Lisa Frankenstein Review

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While Kathryn Newton absolutely shines, Lisa Frankenstein is often hampered by the terrible script and the awkward tone.

PLOT: An upcoming love story about a teenager and her crush, who happens to be a corpse. After bringing a horrific situation back to life, the two embark on a journey to find love, happiness – and a few missing body parts.

INVESTIGATION: 2023’s obsession with Frankenstein seems to continue into 2024 as we get another version of Mary Shelley’s story. But this one feels more authentic Weird science than the more macabre tone of, say, Kenneth Branagh’s version. And with Diablo Cody behind the lyrics, I guess that’s no surprise at all. Juno it took over the world and changed communication in teenage cinema, so expectations were high for the film. And this is the return to the species after a long absence. But, like Jennifer’s body, Lisa Frankenstein feels more like wasted potential than anything.

Lisa Frankenstein follows the title character as she ponders over a grave and the man is buried six feet deep. He is brought back to life and they become a chaotic couple. The story goes on in a very basic way, and there is not much energy in the proceedings. There’s a lull in the middle of the movie where all the weird stuff gets out of it and we’re just watching a normal high school romcom for a bit. Fortunately, things get back on track eventually, but it adds to the uneven narrative. Lisa’s stimuli are all over the place and she feels disconnected from scene to scene.

Cole Sprouse and Kathryn Newton in Lisa Frankenstein (2024).

Kathryn Newton has been great in everything she’s done up to this point, and this is no different. Lisa is pretty much a Tim Burton character in both her behavior and looks and I was all for it. The film is at its best when Newton accepts the stranger. Every time the script makes her dirty, Newton makes the most of it. She is very good. I love a good Frankenstein’s monster and Cole Sprouse is great as The Creature. He pulls off a fun physical comedy that got a lot of laughs from my theater. The romance is a little iffy, but that’s less due to chemistry and more to weird plot developments.

Liza Soberano is also fantastic as Lisa’s step-sister Taffy. This could have been a more stereotypical place, but they make it very friendly. Unfortunately, the writer feels the need to identify herself, thus reducing the point of her character. It almost feels like Diablo Cody trying to put herself in the background. Then there is Carla Gugino who feels wasted in the role of Lisa’s stepmother. It is stereotypical and she does not use her talents.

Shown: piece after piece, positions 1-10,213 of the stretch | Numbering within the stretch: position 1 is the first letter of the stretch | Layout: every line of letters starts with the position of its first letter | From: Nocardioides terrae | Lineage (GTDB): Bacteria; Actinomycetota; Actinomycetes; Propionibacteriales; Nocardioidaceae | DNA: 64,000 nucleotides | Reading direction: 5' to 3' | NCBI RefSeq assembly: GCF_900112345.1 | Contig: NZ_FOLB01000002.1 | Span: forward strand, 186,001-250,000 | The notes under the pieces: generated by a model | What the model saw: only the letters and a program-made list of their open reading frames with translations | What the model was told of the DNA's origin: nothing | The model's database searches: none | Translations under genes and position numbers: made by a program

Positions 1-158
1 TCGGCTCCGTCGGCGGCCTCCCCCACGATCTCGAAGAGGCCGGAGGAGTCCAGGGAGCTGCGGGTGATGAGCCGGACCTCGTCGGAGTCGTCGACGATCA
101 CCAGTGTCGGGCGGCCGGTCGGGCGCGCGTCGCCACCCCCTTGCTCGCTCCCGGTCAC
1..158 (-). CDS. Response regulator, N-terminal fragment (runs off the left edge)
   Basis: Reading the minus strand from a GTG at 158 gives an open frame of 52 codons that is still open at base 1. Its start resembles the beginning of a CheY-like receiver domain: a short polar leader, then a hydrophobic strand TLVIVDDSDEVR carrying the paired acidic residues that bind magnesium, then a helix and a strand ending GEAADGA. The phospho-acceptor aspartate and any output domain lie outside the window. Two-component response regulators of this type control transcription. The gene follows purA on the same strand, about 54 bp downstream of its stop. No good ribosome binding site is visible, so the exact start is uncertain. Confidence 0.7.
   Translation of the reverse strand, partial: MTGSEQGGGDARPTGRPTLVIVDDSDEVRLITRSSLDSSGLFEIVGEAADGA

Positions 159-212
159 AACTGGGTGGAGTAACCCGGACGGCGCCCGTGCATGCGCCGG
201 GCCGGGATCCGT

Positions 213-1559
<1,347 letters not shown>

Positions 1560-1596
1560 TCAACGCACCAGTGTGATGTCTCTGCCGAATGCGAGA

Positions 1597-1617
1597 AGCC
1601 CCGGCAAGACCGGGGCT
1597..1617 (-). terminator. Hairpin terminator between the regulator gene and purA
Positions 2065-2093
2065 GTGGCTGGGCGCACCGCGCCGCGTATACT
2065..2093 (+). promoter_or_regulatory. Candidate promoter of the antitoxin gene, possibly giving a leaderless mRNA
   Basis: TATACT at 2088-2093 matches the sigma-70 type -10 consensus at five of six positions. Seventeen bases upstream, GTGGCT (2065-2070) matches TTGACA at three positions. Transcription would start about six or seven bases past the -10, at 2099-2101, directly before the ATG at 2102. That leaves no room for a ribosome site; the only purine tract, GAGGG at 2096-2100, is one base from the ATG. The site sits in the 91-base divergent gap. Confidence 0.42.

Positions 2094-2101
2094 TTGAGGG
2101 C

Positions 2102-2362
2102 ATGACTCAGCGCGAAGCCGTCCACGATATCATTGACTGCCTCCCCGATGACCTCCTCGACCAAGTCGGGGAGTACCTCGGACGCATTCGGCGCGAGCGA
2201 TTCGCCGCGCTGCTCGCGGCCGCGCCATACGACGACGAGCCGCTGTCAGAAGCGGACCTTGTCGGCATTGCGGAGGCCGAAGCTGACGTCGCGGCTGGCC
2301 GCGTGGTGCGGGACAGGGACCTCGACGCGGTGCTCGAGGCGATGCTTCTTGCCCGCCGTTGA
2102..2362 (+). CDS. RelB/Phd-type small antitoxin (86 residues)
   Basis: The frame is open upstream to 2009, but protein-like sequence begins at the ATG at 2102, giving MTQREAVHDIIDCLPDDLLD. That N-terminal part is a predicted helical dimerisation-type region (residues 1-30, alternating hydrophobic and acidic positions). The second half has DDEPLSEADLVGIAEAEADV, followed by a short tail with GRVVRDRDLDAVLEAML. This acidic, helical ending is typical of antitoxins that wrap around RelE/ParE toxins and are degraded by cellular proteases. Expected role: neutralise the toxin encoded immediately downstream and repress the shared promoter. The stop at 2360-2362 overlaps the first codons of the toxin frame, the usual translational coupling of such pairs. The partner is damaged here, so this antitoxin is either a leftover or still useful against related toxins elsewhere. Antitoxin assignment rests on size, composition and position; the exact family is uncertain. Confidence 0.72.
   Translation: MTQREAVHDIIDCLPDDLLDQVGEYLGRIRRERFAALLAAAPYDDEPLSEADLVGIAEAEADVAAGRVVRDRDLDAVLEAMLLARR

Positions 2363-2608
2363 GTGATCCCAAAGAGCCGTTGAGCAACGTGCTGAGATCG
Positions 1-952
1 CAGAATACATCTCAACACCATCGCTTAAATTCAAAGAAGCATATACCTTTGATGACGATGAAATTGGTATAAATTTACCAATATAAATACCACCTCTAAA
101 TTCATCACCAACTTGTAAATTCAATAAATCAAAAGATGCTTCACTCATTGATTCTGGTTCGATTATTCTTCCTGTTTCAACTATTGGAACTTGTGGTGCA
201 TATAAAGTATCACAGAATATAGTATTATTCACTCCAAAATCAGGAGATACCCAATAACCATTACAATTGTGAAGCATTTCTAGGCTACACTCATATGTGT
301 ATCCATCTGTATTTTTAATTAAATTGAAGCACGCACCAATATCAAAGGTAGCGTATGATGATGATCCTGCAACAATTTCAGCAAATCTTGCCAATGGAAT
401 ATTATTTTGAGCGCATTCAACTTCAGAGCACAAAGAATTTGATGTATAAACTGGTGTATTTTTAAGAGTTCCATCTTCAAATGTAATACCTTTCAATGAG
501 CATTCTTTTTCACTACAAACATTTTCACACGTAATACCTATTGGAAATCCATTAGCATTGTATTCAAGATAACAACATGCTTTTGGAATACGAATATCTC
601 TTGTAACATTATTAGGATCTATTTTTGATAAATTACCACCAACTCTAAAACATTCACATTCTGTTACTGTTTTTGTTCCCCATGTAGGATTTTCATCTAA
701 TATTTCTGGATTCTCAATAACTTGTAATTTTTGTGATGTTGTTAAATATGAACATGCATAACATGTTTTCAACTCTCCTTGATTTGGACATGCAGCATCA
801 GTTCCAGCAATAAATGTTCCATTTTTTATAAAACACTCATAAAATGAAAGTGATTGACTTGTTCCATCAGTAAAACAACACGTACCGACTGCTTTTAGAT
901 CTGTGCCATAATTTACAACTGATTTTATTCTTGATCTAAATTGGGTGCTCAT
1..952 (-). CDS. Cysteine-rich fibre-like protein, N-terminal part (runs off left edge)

I had high expectations for Zelda Williams because she has always been seen as very intelligent, with a deep knowledge of film. And there was a bit of stuff I liked about this with the neon color scheme and fantastic clothing. But the scene never matches the tone and there is a lot of sloppiness for the first time. Most of the actors feel that they are in different films and that there is no real coherence to the vision.

Cole Sprouse and Kathryn Newton in Lisa Frankenstein (2024).

Now let’s get into the Diablo Cody of all things. The script is easily the worst aspect of the film and there are always elements introduced, which do not lead to any progress on the plot. I kept waiting for the earring that The Creature wears to be relevant, but despite its obvious location, people who should notice it don’t notice it. The dialogue is old and tired and I question how it ever became her trademark. The number of PMS jokes almost made me think this was written by someone in the 90s. And it does not seem that she understands the story of Frankenstein, making the Creature more of a homicidal maniac against a newly created person, unable to control his emotions, strength and impulses.

I can’t help but look at it Lisa Frankenstein and see all possibilities. Kathryn Newton and Cole Sprouse are great leads and this could easily be Edward Scissorhands of the 2020s. And I’m not just talking about the set design. Unfortunately, the filmmakers seem to be going against the type of film they are making. Surrealism was desperately needed to take over but, beyond the opening and drug-induced stupor, it’s a dull affair. While I could see this achieving some sort of cult status one day Jennifer’s bodythere is not enough campiness.

LISA FRANKENSTEIN THEATER EVERYWHERE IS ON February 9, 2024.

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